Hidden in the midst of South Australia’s rolling countryside, 14 kilometres south of Mount Gambier, an underwater wonderland awaits.
Kilsby Sinkhole can be found beneath a rural sheep-farming property where the Earth has cracked open to reveal crystal clear waters surrounded by a limestone cavern. It makes for a peculiar, yet stunning, sight that you’ll definitely want to check off your South Australia bucket list.
Here’s everything you need to know about visiting this great Australian wonder.
Things To Do At Kilsby Sinkhole
Dive Into The Mystic Blue Below
Without a doubt, the best way to experience the Kilsby Sinkhole and all its crevices is by scuba or freediving, but you will have to hook up with a licenced diving operator prior to your visit. They’ll ensure you have adequate accreditations before you jump in the 60-metre deep water. Know that whatever hoops you have to jump through in getting to that moment will be worth it when you get to dive through the shimmering shard of light that streams into the sinkhole from above and swim with the resident turtle, Turtie.
Snorkel Around On Top
If you lack the diving creds or you’d prefer to float on top of the sinkhole, you can take a snorkelling tour instead. Lasting two hours, the tours supply you with all the gear needed to get you into the chilly water (we’re talking 15 degrees), as well as a wealth of information about the sinkhole’s history. Bookings are essential and the $99 tour can only accommodate eight people at a time.
Go On A Sinkhole Tour
Not too keen on getting wet? You can always opt for a tour of the sinkhole from above. While you won’t get to witness the stunning clarity of the water below, or swim with Turtie for that matter, you will still get to take in the tranquillity of the site. For $15 you’ll score knowledge on the geology of the area and insight into the Kilsby Sinkhole’s secret military past before wandering down to the pontoon below. Tours run for 45 minutes, be sure to book your spot ahead of time.
Buy Some Gin
While the Kilsby crew busily work behind the scenes to launch their upcoming gin tours, visitors can still take home some of their small-batch gin. Made with crystal clear limestone-filtered water and infused with native botanicals like juniper, lemon myrtle and strawberry gum, there’s also a limoncello available for purchase.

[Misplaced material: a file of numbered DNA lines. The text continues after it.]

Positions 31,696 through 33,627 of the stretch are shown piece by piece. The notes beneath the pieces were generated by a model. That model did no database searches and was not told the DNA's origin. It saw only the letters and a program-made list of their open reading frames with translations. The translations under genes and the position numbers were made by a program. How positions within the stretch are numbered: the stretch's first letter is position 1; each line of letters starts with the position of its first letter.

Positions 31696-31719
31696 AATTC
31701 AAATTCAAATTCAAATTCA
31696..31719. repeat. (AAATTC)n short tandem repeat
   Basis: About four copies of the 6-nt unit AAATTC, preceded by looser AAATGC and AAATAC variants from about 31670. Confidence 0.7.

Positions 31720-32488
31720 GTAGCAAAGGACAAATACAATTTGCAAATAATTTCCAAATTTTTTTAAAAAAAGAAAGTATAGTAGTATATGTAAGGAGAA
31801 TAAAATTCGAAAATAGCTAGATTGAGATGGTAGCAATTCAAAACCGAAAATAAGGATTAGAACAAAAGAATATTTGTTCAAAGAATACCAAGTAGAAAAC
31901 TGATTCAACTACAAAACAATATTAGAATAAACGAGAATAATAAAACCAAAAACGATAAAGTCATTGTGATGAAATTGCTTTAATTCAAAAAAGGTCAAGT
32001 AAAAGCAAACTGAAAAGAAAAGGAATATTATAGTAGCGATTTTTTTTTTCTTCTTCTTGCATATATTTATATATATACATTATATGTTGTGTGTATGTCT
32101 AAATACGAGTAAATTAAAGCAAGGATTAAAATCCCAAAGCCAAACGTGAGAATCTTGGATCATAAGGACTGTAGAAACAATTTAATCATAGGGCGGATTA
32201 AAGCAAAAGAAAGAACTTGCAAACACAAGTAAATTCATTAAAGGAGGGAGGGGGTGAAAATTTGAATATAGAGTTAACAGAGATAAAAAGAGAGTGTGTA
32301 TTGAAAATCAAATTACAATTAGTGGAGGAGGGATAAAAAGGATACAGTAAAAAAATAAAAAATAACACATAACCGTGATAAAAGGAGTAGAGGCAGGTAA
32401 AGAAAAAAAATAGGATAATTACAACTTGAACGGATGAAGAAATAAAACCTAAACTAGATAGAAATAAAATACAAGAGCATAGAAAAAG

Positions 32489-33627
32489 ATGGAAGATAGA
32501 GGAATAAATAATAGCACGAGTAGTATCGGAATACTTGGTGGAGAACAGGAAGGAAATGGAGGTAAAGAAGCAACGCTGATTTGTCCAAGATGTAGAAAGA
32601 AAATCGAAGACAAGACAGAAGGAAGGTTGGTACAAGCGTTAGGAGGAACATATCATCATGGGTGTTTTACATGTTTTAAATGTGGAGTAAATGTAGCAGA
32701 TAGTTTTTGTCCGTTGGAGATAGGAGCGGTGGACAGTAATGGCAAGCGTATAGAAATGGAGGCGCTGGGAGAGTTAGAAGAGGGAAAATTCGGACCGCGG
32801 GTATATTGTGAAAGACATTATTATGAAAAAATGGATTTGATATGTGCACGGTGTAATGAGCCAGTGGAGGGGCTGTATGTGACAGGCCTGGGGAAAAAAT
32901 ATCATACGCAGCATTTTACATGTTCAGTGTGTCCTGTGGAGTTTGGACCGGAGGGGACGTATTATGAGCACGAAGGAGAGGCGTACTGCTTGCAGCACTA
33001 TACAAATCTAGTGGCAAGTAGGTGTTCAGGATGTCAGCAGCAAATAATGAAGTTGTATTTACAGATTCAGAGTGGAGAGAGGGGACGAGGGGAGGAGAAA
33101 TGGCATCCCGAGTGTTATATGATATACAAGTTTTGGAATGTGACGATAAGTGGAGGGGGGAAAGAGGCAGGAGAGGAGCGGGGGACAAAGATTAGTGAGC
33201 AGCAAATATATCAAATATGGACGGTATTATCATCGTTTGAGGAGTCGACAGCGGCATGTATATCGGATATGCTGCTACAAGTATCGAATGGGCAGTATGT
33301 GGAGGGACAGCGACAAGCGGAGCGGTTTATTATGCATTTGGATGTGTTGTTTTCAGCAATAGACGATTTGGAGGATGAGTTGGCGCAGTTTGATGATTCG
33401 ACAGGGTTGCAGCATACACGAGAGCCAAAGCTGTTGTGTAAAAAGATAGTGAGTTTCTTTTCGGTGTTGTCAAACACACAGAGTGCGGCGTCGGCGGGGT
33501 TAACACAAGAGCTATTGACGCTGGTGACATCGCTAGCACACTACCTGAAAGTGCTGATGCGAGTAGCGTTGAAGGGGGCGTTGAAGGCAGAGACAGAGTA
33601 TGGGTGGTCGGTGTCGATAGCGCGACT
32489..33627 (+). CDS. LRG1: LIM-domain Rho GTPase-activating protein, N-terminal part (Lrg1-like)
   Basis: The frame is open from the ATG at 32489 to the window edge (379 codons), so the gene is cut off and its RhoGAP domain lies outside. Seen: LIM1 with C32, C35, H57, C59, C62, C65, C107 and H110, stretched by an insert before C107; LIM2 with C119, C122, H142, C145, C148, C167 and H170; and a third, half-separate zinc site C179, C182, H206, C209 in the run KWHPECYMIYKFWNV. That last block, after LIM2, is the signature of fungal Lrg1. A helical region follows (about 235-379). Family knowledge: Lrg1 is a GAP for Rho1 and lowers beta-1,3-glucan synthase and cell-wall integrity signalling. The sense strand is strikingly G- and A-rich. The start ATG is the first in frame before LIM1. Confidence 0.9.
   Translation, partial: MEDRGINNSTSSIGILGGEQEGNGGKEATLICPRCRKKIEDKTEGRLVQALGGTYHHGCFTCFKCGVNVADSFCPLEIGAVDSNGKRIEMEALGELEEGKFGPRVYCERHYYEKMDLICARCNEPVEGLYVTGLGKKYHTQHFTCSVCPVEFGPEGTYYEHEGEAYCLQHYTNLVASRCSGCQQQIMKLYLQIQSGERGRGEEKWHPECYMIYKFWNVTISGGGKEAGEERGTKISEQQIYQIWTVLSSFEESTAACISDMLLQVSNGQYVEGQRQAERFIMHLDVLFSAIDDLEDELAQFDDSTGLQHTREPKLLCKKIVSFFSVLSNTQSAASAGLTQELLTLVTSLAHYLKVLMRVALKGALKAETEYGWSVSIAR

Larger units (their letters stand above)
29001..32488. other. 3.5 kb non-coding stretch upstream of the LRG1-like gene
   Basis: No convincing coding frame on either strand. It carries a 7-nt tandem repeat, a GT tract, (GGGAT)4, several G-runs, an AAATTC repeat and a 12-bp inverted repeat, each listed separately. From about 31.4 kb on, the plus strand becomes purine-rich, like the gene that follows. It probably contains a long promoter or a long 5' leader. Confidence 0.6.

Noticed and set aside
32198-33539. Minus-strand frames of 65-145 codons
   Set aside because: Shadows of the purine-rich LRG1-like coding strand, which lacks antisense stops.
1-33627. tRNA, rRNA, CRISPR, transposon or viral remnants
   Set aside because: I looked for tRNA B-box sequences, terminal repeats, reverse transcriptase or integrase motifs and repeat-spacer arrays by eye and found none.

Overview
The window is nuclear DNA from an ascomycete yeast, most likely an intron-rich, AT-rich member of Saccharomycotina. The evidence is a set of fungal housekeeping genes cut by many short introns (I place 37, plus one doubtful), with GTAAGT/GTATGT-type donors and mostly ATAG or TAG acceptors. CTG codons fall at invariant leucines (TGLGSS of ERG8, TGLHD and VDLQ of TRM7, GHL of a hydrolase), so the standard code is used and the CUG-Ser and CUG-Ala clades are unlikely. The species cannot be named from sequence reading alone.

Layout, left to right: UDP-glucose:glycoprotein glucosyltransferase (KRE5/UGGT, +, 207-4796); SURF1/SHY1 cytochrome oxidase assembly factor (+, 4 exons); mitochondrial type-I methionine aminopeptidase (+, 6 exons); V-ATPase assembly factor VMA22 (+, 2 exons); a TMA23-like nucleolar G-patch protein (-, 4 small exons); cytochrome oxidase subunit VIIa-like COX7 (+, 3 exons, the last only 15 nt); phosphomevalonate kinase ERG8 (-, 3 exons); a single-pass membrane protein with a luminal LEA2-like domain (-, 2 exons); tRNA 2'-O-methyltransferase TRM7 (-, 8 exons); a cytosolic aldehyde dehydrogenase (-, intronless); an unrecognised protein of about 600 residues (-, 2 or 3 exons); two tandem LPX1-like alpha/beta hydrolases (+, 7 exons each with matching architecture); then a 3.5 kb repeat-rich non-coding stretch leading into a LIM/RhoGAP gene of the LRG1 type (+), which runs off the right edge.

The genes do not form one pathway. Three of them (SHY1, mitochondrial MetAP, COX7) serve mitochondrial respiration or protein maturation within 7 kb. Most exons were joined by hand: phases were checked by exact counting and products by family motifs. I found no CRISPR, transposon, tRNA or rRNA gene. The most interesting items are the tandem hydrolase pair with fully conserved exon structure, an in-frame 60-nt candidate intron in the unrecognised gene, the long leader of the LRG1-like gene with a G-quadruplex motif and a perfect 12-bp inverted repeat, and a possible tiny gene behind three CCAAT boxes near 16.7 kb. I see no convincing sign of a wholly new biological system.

How To Get To Kilsby Sinkhole
Kilsby Sinkhole is about five hours by car from both Adelaide and Melbourne, but if you’d prefer less time on the road you can fly direct from both cities to nearby Mount Gambier with Rex Airlines.
While you’re in the Mount Gambier neck of the woods it would be rude not to check out some of the other stunning sights. Boasting over 20 national parks, 50 sinkholes and 800 caves, there’s plenty to sink your teeth into. Here are just a few trip upgrades to add to your list.
Check Out The Caves
The Engelbrecht, Naracoorte, Tantanoola and Princess Margaret Rose Caves are all nearby, and depending on how much time (or interest in geology) you have, you could check them all off fairly quickly. If you can only choose one, it’s got to be Naracoorte.
Sink Into A Sunken Garden
The sunken gardens of the Umpherston Sinkhole are a sight to behold. Originally a cave that then collapsed and somehow created the perfect environment for a plant wonderland, the sinkhole was first beautified in 1886 by James Umpherston. Bring some fresh fruit to feed the possums at dusk… along with your camera of course.
Bliss Out At The Blue Lake
From November to March Mount Gambier’s Blue Lake puts on a show of turquoise thanks to a natural chemical reaction involving calcite crystals and warmer temperatures. Set your sights on the lake on an easy 45-minute, 3.6 kilometre rim walk as you battle the urge to jump in (don’t do it, otherwise you’ll pollute the local water supply).
Hunt Out Glowing Mushrooms
Cooler temperatures bring mysterious ghost mushrooms to this part of the world and you can hunt them out at Ghost Mushroom Lane in May and June. Glowing fluorescent green after dark, you’ll want to bring a torch and wear warm clothes and sensible shoes on this adventure. And it should be self-explanatory given the shade of green these fungi glow, they’re definitely not edible!
Get Your Glamp On
Just because you’re getting reacquainted with nature doesn’t mean you have to rough it. Bellwether Winery offers up luxury bell tent accommodation that’ll take your Limestone Coast experience to the next level. Set amidst centuries-old red gums and around a communal campfire, the experience is one you’ll remember, complete with a brekky of fresh farm eggs and home-cooked sourdough. You’ll be well fueled for the day of adventuring that awaits.
Ready to head overseas? Check out these 15 bucket list experiences to have in New Zealand.
Image Credit: Tourism South Australia/Adam Stern, Rhisang Alfarid, Michael Ellem, Lucy Adamopoulos, Offroad Images